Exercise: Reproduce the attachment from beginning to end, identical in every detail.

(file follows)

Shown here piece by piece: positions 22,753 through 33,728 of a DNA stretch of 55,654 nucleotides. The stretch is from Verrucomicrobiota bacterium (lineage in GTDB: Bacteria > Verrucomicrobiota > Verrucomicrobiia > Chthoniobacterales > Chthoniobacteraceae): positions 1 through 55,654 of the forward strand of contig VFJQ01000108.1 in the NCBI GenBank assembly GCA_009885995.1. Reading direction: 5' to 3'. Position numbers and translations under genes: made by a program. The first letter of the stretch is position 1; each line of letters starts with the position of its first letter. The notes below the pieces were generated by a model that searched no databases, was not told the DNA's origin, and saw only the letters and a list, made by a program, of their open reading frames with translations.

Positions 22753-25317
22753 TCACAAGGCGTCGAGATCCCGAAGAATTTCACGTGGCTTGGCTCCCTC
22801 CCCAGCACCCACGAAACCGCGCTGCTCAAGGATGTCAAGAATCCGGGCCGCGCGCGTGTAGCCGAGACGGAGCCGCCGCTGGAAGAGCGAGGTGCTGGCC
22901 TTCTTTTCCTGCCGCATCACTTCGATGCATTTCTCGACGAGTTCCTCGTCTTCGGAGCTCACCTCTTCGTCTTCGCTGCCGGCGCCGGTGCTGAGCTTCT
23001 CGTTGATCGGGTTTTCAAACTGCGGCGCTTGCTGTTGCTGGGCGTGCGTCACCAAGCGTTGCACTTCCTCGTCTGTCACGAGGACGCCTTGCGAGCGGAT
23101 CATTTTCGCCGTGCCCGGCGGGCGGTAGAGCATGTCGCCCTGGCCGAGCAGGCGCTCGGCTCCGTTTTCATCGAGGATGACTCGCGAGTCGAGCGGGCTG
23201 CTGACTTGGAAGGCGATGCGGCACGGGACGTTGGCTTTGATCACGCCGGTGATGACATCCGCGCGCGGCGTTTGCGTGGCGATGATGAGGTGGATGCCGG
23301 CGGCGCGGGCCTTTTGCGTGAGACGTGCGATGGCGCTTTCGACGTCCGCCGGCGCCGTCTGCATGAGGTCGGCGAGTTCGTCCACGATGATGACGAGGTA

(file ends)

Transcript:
Shown here piece by piece: positions 22,753 through 33,728 of a DNA stretch of 55,654 nucleotides. The stretch is from Verrucomicrobiota bacterium (lineage in GTDB: Bacteria > Verrucomicrobiota > Verrucomicrobiia > Chthoniobacterales > Chthoniobacteraceae): positions 1 through 55,654 of the forward strand of contig VFJQ01000108.1 in the NCBI GenBank assembly GCA_009885995.1. Reading direction: 5' to 3'. Position numbers and translations under genes: made by a program. The first letter of the stretch is position 1; each line of letters starts with the position of its first letter. The notes below the pieces were generated by a model that searched no databases, was not told the DNA's origin, and saw only the letters and a list, made by a program, of their open reading frames with translations.

Positions 22753-25317
22753 TCACAAGGCGTCGAGATCCCGAAGAATTTCACGTGGCTTGGCTCCCTC
22801 CCCAGCACCCACGAAACCGCGCTGCTCAAGGATGTCAAGAATCCGGGCCGCGCGCGTGTAGCCGAGACGGAGCCGCCGCTGGAAGAGCGAGGTGCTGGCC
22901 TTCTTTTCCTGCCGCATCACTTCGATGCATTTCTCGACGAGTTCCTCGTCTTCGGAGCTCACCTCTTCGTCTTCGCTGCCGGCGCCGGTGCTGAGCTTCT
23001 CGTTGATCGGGTTTTCAAACTGCGGCGCTTGCTGTTGCTGGGCGTGCGTCACCAAGCGTTGCACTTCCTCGTCTGTCACGAGGACGCCTTGCGAGCGGAT
23101 CATTTTCGCCGTGCCCGGCGGGCGGTAGAGCATGTCGCCCTGGCCGAGCAGGCGCTCGGCTCCGTTTTCATCGAGGATGACTCGCGAGTCGAGCGGGCTG
23201 CTGACTTGGAAGGCGATGCGGCACGGGACGTTGGCTTTGATCACGCCGGTGATGACATCCGCGCGCGGCGTTTGCGTGGCGATGATGAGGTGGATGCCGG
23301 CGGCGCGGGCCTTTTGCGTGAGACGTGCGATGGCGCTTTCGACGTCCGCCGGCGCCGTCTGCATGAGGTCGGCGAGTTCGTCCACGATGATGACGAGGTA